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Watch: Tory MP Sir Desmond Swayne urged anti-vaxxers to 'persist' against COVID restrictions
Conservative MP Sir Desmond Swayne has refused to apologise after telling vaccine sceptics to “persist” with their campaign against coronavirus lockdown restrictions.
Backbencher Swayne, a lockdown sceptic who earlier this month was one of 16 MPs to vote against England’s third national lockdown becoming law, claimed there was a “monstrous distortion” of what he said.
Sky News obtained comments Swayne made in November to Save Our Rights UK, a group which argues wrongly that vaccines are “being rushed through safety testing” and has posted discussions online with conspiracy theorist David Icke.
He said the UK’s coronavirus figures have been “manipulated”, incorrectly stated the UK’s deaths were “typical for this time of year” and told the group his advice was to “persist”.
Amid widespread condemnation on Thursday – including senior cabinet member Michael Gove calling for him to issue a full retraction and apologise for his “unacceptable” comments – Swayne refused to apologise.
In an interview with PA, Swayne claimed “he had no idea... of any baggage [Save Our Rights UK] hold on anti-vaxx” and that he was telling the group to “persist” in its campaign against restrictions.
In another interview with ITV News, he said: "I need to be clear about what I'm being asked to apologise for because I suspect that what [Michael Gove is] referring to is the Sky News headline 'senior Tory tells anti-vaxxers to carry on' – they're indicating my support for anti-vaxxers.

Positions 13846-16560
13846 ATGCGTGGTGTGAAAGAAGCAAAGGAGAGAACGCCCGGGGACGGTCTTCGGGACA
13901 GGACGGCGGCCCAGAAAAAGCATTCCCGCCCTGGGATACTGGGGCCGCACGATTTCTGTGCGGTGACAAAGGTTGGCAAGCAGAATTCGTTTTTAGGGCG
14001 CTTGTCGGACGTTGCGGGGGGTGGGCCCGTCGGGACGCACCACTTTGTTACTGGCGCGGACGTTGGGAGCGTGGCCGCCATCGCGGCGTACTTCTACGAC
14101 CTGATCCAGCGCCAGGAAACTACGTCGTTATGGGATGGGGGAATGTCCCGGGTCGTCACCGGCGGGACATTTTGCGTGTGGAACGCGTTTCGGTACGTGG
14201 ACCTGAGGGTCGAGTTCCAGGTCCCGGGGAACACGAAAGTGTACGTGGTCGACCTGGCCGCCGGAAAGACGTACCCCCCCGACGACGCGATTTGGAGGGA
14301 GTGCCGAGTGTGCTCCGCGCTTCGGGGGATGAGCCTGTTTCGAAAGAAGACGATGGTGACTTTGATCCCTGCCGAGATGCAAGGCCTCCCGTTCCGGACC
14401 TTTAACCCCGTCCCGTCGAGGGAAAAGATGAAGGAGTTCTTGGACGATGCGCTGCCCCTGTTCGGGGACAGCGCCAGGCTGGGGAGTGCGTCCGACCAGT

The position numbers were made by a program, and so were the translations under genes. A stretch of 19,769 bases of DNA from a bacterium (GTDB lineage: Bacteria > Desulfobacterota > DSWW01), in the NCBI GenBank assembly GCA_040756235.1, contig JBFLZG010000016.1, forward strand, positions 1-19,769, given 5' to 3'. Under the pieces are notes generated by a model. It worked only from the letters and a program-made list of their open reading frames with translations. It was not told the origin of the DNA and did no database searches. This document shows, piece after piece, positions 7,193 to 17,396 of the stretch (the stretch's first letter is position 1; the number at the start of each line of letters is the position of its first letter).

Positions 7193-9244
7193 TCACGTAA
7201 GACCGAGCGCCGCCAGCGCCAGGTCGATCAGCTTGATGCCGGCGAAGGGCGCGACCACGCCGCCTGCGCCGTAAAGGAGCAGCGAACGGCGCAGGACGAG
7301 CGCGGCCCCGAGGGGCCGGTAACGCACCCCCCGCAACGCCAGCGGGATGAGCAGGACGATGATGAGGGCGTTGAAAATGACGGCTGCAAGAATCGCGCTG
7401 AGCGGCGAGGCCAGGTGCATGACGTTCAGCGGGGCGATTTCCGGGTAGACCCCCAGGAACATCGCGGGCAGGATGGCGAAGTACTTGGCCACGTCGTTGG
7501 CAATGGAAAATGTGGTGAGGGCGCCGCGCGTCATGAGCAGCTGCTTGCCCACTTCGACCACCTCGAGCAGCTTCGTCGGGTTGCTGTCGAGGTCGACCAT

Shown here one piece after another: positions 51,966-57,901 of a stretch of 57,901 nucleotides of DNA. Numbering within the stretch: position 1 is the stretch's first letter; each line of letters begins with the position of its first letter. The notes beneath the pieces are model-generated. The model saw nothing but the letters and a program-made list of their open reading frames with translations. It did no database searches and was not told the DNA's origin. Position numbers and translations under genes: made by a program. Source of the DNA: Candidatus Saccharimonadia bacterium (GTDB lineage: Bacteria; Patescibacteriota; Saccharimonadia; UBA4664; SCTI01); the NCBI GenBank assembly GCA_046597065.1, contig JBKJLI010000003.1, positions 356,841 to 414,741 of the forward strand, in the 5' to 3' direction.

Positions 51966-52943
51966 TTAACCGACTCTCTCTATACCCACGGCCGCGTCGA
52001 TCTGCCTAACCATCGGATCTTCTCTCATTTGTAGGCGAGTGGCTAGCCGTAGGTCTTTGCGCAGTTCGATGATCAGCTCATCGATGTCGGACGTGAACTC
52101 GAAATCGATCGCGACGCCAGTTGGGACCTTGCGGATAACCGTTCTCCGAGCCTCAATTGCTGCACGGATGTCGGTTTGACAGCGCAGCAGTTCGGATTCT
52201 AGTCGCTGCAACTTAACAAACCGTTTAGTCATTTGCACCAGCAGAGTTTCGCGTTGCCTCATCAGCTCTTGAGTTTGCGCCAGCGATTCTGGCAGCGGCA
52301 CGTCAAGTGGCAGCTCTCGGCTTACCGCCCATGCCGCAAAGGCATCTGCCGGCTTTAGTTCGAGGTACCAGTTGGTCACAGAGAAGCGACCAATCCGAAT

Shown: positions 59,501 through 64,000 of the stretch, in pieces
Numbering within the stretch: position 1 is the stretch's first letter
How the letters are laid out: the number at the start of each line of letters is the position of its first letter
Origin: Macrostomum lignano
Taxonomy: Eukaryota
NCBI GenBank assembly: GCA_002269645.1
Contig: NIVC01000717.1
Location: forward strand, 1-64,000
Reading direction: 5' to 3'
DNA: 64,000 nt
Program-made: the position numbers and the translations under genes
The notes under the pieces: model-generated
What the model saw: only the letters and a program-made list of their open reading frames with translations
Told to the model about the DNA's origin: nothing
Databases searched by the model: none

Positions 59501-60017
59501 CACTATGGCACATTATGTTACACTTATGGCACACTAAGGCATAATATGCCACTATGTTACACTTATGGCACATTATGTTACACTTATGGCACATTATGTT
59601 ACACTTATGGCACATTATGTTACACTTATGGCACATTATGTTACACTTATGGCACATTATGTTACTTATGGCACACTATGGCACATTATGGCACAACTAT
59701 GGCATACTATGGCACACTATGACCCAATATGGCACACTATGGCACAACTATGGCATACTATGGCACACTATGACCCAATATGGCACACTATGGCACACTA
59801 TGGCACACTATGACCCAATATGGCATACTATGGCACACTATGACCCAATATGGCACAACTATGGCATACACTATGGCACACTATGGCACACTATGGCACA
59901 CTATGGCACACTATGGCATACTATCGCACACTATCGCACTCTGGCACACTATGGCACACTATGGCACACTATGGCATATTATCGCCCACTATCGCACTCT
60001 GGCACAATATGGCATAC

"This is a monstrous distortion. I am evangelical in my support for vaccination."
Swayne added he has been “banging the drum for vaccination”, and that his only regrets are “about the furore and being the centre of a news story”.
The Conservative Party has declined to suspend Swayne over his remarks.
Labour deputy leader Angela Rayner demanded that Boris Johnson takes action against him for “endorsing dangerous anti-vaccination campaigners, spreading disinformation and promoting conspiracy theories”.
But asked about Swayne during a visit to Scotland, the prime minister said he had not seen the remarks.
Meanwhile, Imran Ahmed, chief executive of the Centre for Countering Digital Hate, which has been investigating online misinformation about coronavirus and vaccines, said Swayne’s words had given “legitimacy to crank anti-vaxxers”.
Watch: What you can and can't do during England's third national lockdown